Trinidad and Tobago’s Carifta triathlon team held their final training session yesterday as preparations ended for their debut showing at the 2017 Carifta Triathlon and Aquathlon Championships which takes off in Barbados next weekend.
The athletes took part in a 2 1/2 hour session on the Diego Martin Highway under the watchful eyes of their coaches.
Sports Minister Darryl Smith stopped by to offer his words of encouragement to the youngsters while national triathlon champion Jenna Ross gave a pep talk with advice on nutrition and training. Ross urged the young athletes to “learn to suffer well” if they intend to go far as triathletes.
National coach Angelo Clark, who also heads the Giants Triathlon and Mountain Bike Riding Club, said the national team has been training since June and believes they are ready to give a solid showing in their first time on this stage.
“We just tried to build on their fitness, endurance, strength and technical skills. We’ve been able to grow together as a team and accomplish a lot in this short space of time and we’re hoping for a good show.”
What has he learned about the athletes in the past three months?
“They’re a nice group of kids. They are all drawn together by this sport and ‘look at them, all the smiles and such’. They’ve all bonded. Some of them train with different coaches but when we’re here they’ve just formed a bond,” he pointed out.
Clarke outlined the goals of his coaching staff for the Championships, saying learning is more important than winning this year.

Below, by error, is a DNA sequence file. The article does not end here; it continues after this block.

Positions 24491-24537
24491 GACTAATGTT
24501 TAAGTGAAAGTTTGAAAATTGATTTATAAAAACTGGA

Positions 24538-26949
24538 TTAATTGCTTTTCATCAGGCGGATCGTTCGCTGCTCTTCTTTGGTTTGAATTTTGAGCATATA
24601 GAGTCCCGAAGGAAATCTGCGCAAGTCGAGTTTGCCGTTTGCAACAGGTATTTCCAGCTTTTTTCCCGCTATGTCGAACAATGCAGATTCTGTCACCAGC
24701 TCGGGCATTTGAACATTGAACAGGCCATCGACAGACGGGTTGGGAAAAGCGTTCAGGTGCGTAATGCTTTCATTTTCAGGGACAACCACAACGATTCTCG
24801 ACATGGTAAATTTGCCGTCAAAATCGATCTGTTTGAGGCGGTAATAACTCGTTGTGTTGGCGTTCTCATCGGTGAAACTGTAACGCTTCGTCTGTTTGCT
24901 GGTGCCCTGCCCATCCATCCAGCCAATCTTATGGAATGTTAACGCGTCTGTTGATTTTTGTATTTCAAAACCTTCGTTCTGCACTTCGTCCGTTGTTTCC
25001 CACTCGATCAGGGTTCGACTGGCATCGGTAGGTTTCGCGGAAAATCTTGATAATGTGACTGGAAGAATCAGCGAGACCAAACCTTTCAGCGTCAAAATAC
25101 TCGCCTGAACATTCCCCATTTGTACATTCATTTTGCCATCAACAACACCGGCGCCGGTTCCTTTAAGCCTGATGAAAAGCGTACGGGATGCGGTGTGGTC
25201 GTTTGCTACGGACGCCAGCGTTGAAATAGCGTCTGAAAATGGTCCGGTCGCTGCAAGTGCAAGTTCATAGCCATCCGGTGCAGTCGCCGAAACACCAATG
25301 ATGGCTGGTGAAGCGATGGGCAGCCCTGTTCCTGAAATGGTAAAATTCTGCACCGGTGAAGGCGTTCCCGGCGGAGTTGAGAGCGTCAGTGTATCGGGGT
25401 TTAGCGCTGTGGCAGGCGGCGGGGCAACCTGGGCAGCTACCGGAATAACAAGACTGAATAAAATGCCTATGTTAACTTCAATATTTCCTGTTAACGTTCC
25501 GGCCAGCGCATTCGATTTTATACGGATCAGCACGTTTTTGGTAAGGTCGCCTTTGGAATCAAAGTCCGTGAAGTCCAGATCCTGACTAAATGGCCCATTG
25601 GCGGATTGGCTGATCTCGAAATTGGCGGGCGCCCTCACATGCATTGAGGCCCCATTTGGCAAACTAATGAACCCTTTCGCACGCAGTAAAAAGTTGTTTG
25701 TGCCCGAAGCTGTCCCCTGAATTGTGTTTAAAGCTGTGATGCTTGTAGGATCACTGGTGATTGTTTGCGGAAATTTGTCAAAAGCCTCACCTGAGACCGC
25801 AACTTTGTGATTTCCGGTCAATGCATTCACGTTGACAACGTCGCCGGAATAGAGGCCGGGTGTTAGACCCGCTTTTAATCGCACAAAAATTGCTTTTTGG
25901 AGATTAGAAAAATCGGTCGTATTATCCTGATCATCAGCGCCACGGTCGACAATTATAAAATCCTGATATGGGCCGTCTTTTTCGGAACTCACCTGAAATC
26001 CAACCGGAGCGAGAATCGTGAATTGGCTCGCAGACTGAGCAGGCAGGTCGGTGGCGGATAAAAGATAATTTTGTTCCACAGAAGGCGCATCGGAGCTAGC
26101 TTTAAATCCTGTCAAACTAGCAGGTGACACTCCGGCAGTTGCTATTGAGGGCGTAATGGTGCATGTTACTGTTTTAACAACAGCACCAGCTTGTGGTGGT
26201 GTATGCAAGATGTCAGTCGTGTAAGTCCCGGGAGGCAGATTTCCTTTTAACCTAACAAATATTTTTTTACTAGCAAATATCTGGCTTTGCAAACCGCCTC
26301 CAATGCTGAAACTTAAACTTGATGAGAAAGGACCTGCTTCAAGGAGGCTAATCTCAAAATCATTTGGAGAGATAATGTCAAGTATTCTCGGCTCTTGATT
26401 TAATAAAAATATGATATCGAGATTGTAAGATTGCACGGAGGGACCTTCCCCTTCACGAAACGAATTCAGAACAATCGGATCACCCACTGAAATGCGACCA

“This is our first Carifta triathlon team, we’re going out there to see what’s the competition and do our best. It’s going to be a learning experience and we’re going to come back and work on what we have to work on,” he said.
Karen Araujo, Secretary of the Trinidad and Tobago Triathlon Federation (TTTF), said she was confident in the team and is looking forward to positive results.
“We think they’re going to do fairly well. A lot of these guys are on the top of their game, especially when they go to Nationals at Grenada and Barbados, they come home with all of the trophies,” she said.
She believes their participation at the Championships this coming weekend has already lifted the profile of their organisation and attracted more people to the sport.
“As far as I’m concerned it’s lifted already and we haven’t left Trinidad as yet. The mere fact that these children are donning their national outfits and their friends and peers are seeing them, it has increased participation at our schools series which is where these guys have come from.
They’ve realised by taking part in our school series and it culminating in our National Triathlon in June, they have an opportunity to don the colours of Trinidad and Tobago and be a part of the national team.”
Araujo said the future of the sport is bright with their three-part school series which starts in November with a series in each term. The first term features an aquathlon (run/swim/run), a duathlon (run/ride/run) in the second school term and a triathlon (swim/ride/run) for the finale.
The TTTF secretary said funding continues to be a challenge for the Federation because training for a triathlon involves equipment and coaching for three different disciplines.
She heaped praises on parents of the national athltes who have each funded their child’s airfare, accommodation, meals and race fees for the Championships.
She also extended thanks to Republic Bank, First Citizens, Massy, Unicomer and Unit Trust to name a few of their main sponsors.